For most of Saturday’s game, Arizona’s offense and kicking game looked a lot like Charles Barkley’s infamous golf swing: a shank, a chunk, a worm-burner, a whiff.
For 30 minutes, about the only thing that kept the Wildcats close was a resolute defense and, blessedly, the fact that Washington wasn’t much better.
But ultimately so much has to go right for a Pac-12 team not named Utah or Oregon to beat the Huskies that Arizona’s collective fumbles, sacks, botched punts and backward plays were too much to overcome.
Washington won 51-27. It was a sobering lesson on the difficulty of making the jump from average to good in college football.
This isn’t a vintage Washington team. I mean, when the Huskies scored early in the second half, taking a 20-17 lead, it was the first time in 16 offensive possessions UW scored a touchdown. The Huskies only gained 134 yards in the first half.
And then the dam burst.
The Huskies were clearly and by far the best team Arizona has played — maybe the only good team Arizona has played. By the fourth quarter, Arizona was just hanging on. By game’s end, it had been fully routed.
In retrospect, Arizona’s four-game winning streak was against the softest part of its 2019 schedule. UCLA is historically bad. Texas Tech and Colorado both have lost three of their last four, and NAU is NAU.
Did I mention that Colorado lost 45-3 to Oregon on Friday?
Now the Wildcats must swim upstream, in troubled waters, playing consecutive games at USC and Stanford, which is tough enough. The back-loaded finish includes games against three Top 25 teams — Oregon, Utah and ASU.
What if last week’s victory at Colorado was as good as it gets?
Washington has the league’s most accomplished defensive coaching staff, with heralded coordinator Jimmy Lake and long-time associates Pete Kwiatkowski and Bob Gregory. Their strategy was clearly not to let Arizona quarterback Khalil Tate pass with the freedom and fearlessness he enjoyed last week in Colorado.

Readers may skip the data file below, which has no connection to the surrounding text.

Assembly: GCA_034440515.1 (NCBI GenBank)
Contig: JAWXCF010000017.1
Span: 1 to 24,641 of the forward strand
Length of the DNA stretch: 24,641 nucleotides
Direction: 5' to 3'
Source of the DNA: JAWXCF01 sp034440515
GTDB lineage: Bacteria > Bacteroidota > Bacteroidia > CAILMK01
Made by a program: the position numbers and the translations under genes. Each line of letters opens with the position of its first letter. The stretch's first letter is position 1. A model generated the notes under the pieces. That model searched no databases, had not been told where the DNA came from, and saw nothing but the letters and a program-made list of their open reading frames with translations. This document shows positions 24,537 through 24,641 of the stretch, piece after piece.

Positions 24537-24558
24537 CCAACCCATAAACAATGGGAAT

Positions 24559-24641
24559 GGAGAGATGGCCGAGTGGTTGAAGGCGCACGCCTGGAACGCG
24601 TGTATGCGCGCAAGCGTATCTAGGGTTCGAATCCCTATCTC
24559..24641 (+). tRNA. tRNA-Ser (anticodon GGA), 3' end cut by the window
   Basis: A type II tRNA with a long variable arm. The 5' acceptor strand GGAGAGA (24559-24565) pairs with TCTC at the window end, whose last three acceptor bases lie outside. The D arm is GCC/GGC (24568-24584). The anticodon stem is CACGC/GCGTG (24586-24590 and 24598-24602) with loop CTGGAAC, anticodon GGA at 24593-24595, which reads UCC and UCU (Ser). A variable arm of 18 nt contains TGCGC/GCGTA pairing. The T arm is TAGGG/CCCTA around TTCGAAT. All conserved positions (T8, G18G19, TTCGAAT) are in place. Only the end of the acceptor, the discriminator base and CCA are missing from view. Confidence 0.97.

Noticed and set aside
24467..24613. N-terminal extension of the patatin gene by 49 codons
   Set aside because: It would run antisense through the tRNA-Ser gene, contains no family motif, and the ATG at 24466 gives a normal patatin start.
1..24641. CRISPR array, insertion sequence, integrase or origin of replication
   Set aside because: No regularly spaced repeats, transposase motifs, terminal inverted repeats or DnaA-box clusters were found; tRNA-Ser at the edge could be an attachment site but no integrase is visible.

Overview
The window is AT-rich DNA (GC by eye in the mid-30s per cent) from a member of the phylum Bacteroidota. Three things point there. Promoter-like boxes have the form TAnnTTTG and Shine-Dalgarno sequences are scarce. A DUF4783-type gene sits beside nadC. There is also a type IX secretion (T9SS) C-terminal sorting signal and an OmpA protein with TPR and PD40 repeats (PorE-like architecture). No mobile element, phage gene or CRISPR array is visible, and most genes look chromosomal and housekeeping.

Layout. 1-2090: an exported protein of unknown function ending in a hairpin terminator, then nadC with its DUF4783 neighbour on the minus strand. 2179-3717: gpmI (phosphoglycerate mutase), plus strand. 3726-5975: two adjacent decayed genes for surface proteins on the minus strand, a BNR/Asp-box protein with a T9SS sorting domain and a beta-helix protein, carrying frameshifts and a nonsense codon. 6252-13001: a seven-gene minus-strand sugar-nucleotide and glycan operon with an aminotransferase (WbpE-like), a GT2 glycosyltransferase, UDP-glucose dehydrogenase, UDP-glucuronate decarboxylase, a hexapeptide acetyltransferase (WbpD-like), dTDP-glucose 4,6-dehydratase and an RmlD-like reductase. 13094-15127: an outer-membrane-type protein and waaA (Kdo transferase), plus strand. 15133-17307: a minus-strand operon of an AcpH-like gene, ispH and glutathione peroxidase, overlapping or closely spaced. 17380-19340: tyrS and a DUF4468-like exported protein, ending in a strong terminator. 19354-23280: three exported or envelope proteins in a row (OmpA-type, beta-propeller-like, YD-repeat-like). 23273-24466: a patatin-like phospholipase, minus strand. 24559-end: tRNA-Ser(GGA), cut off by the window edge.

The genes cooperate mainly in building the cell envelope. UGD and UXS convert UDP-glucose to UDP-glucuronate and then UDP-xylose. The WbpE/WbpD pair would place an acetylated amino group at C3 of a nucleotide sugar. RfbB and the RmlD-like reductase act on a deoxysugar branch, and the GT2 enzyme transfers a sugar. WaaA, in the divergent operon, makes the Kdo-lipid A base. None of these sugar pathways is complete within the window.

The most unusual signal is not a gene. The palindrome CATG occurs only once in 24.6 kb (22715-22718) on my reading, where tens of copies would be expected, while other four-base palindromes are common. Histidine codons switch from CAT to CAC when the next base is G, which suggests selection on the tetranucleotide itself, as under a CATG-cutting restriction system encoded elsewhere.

The UW defense forced Arizona to play a 3-F offense: Flushed, Flee and Fling It Out of Bounds. Tate had no little time to throw. He threw at least six balls far out of bounds to avoid a relentless rush from all directions and remain in one piece.
The Huskies used what some staffs call a “conflict player’’ or a “lurk player’’ to spy on Tate and make sure he couldn’t escape from the pocket and run for game-changing chunks. It was a conflict and then some.
Not only did Washington render Tate ineffective, Arizona couldn’t respond with a running game of any impact. That would’ve been Arizona’s only chance,.
When the Huskies led 41-20 midway through the fourth quarter, the Wildcats had just 97 total rushing yards. That’s like a red light on your car’s dashboard flashing the “Check Engine” sign. Everything blows up when you can’t run.
Since the 2011 season opener against NAU, the Wildcats have been held under 100 yards rushing just 14 times. They’re 2-12 during that span, with their two wins coming against UCLA and Colorado this season. Both of Arizona’s conference losses in the 2014 Pac-12 South championship season, to USC and UCLA, came when Arizona failed to gain 100 yards rushing.
On Saturday, the Wildcats didn’t gain their 100th rushing yard until trailing 44-20. Same thing.
UW coach Chris Peterson played to his defense on Saturday, in the attack mode, forcing Arizona to be one-dimensional, winning the line of scrimmage battles, and there was almost nothing Tate and Arizona offensive coordinator Noel Mazzone could do about it.
Washington has superior personnel and it was an in-your-face message that Kevin Sumlin needs another recruiting class or two before the Wildcats can play Big Boy football for 60 minutes.
The final 10 minutes were garbage time.
The home field advantage, you say?
Arizona drew a season-high 47,933 fans, but the most throaty cheers came when the Jumbotron video board showed 90 seconds of highlights of the Desert Swarm defense sacking QBs and forcing fumbles a quarter-century ago.
This time Tate was Desert-Swarmed.
Tate’s final statistical line reflected Washington’s defensive success — minus-28 rushing yards. As a starter, the only other time Tate gained negative rushing yards was at Oregon State last year (minus 9). But that was when Tate was limping on a bad ankle, the game plan was for him to pass or hand off, and it didn’t matter because OSU was so bad that Arizona won 35-14.
This time it mattered.
The significance of Saturday’s debacle won’t be known for a few weeks. It could be that Washington exposed Arizona and established a template for which to neutralize Tate and his offense.
A collective struggle to finish the season at .500 has suddenly become Arizona’s goal for 2019.